• Flora y fauna de Valsequillo
  • Tajinaste blanco
  • Salvia blanca
  • Acebuche
  • Aguililla
  • Alhelí
  • Almendro
  • Bejeque Aeonium manriqueorum
  • Bejeque aeonium percarneum
  • Bella de risco
  • Bicácaro
  • Buho
  • Canario
  • Cañaheja
  • Cardo de Tenteniguada
  • Cernícalo
  • Cerraja
  • Codeso
  • Curruca cabecinegra
  • Erizo
  • Escobón
  • Flor de mayo
  • Bejeque Aeonium undulatum
  • Granadillo
  • Herrerillo
  • Lagarto de Gran Canaria
  • Lechuza
  • Lisa
  • Magarza
  • Malfurada
  • Mato de risco
  • Morgallana
  • Palmeras.tif
  • Pastelderisco
  • Perenquen
  • Pino
  • Retama amarilla
  • Retama blanca
  • Salvia
  • Sao
  • Tabaiba
  • Tacarontilla
  • Tajinaste
  • Triguero
  • Vencejo
  • Verode
  • Jara
  • Vinagrera

Valsequillo’s important difference in altitude levels favors the existence of a medley of climates, which are reflected in the diversity of the vegetable species.

If we take a walk around the municipality we can observe the flora that is characteristic of the xerophile scrubland formations, broom thickets, as well as briarwood and pine tree groves and even small thermophilic forestlands and luxurious groups of laurel-like trees.

At the lower levels and in the proximities of the municipality of Telde we encounter vegetation that is characterized by the presence of Canary Island spurges (Euphorbia canariensis), Balsamiferous spurges (Euphorbia balsamífera) and by sorrels (Rumex lunaria), which mainly correspond to xerophile scrubland species.

As we reach greater heights it is impossible to not pay particular attention to Los Cernícalos Ravine, which is one of the most attractive protected natural spaces in this municipality. An excellent representation of the splendor and vegetative diversity of the Canary flora can be appreciated by taking a walk through the area, encountering both wild taros and reed beds, as well as small forests of broom, with wild olive tree (Olea europea ssp cerasiformis) and willow groves (Salix canariensis) in excellent states of conservation that cover the slopes of the ravine standing out from the rest. Likewise the presence of endemic Canary Island flora such as the rooted climber from the campanula family (Canarina canariensis), the pauquy bushes (Withania aristata) and the mallow crag shrubs (Lavatera acerifolia) is to be highlighted, amongst others.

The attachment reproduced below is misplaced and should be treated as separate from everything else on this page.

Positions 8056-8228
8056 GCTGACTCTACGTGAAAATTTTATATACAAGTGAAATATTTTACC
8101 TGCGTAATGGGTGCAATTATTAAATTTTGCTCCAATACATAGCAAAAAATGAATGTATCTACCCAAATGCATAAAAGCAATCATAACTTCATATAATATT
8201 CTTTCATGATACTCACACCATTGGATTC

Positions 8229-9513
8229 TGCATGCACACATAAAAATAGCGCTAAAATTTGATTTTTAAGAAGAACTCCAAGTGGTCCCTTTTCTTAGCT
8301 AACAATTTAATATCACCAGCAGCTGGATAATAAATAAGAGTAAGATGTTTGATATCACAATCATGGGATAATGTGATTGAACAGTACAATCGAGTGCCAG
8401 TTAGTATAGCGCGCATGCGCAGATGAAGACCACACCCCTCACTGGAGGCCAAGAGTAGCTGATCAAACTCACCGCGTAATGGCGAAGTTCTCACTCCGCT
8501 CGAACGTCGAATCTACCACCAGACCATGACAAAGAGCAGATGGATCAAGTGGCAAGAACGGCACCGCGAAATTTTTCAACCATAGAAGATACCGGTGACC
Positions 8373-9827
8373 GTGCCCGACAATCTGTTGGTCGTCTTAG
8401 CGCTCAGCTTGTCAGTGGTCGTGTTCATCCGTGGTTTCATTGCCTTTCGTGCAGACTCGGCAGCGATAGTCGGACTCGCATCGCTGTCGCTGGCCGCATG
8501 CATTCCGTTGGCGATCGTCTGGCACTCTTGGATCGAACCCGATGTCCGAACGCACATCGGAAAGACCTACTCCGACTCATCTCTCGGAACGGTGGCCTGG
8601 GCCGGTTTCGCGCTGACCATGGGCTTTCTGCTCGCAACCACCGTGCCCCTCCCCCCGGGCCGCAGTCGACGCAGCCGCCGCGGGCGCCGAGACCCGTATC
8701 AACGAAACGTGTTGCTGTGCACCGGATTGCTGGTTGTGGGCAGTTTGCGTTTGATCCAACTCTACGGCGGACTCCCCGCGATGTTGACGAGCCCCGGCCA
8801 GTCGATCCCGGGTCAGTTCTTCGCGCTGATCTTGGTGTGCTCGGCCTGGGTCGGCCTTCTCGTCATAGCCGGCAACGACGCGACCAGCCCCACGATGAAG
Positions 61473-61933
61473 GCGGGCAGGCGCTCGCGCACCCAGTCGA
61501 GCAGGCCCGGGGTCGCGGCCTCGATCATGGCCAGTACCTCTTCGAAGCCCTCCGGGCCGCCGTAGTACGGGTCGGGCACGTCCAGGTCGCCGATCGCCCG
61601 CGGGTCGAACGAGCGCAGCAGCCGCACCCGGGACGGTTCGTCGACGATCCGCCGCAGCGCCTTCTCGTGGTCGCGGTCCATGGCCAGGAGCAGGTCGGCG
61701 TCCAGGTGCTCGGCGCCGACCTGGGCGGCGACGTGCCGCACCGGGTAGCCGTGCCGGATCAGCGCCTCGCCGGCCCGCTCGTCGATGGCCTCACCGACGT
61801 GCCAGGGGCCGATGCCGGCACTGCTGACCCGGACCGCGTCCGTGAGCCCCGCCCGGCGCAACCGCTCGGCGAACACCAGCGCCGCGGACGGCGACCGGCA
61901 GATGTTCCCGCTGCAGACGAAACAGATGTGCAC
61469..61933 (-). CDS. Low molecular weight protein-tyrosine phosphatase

Other tree formations of tremendous beauty are the Canary date palm groves (Phoenix canariensis) to be found throughout the San Roque Valley and Tenteniguada. The vegetation surrounding the area of El Rincón de Tenteniguada is absolutely spectacular, with a great amount of daisies, aromatic plants, sages and poppies, although the endemic species are the ones standing out the most, with the famous woody mayflower (Pericallis hadrosoma), confined to the areas between the Roque and Tenteniguada crags at heights standing between 1000 and 1500 meters, holding the starring role, as it is one of the rarest of the Canary species in its genus and without, of course, forgetting the elegant blue echiums of Tenteniguada (Echium callithyrsum), which are particularly abundant in areas between 600 and 1500 meters above sea level.

The incalculable botanic value of the Los Marteles Crater turns it into a fantastic representation of the endemic flora of the island of Gran Canaria. In this area of the municipality we can find laurel-like tree species such as the Canary Island strawberry tree (Arbustos canariensis), which is rarely found now in Gran Canaria’s forest areas, along with Myrsinaceae (Heberdenia excelsa) and Theaceae ( Visnea mocanera), amongst others.

As we reach higher levels we find alternative shrubs formed by broom and briarwood, Taibaba trees, Arabian peas (Bituminaria bituminosa) and forage tree-shrub legumes (Chamaecytisus proliferus), with almond trees (Prunus amygdalus) standing out over the rest, as they are characteristic in the island’s middle land areas. At even higher levels we encounter the central massif’s summits, which are interspersed with pine groves that become denser at heights standing between 1200 and 1800 meters, where yellow summit broom (Teline microphilla), which is endemic to the mountains of Gran Canaria can be observed.

The important existing natural wealth of the Special Natural Reserve of Los Marteles amply justifies its category of protected area, which has allowed it to be maintained in an excellent state of conservation. The abandonment of farming activities in the last few years, along with actions involving repopulation of less spontaneous species has allowed a good part of the natural vegetative systems of these areas to be regenerated.

Both the Los Marteles Crater and the remaining natural spaces of the municipality have a great floristic and fauna diversity that is worthy of being visited by lovers of nature and botany.

The fauna diversity of the municipality is also to be highlighted. A great abundance of insect life exists in the Los Cernícalos Ravine where they live in ponds that are free of any contamination. There is also a good number of invertebrate fauna species, freshwater mollusks, amphipods, plenaries, trichoptera, ephemera and many others that live in what may be the only permanent water course in the entire eastern area of Gran Canaria and one of the few to be found on the island.

We can also find different nesting bird species in the Los Marteles Crater, such as grassland yellow finches, linnets, canaries, wagtails, turtle doves, European robins and long-eared owls.

Valsequillo de Gran Canaria is a municipality with a truly extensive variety of floristic and fauna wealth, which along with its climate and edaphic characteristics compose a good number of ecosystems of extraordinary natural value.

 

Flora y fauna de Valsequillo

 

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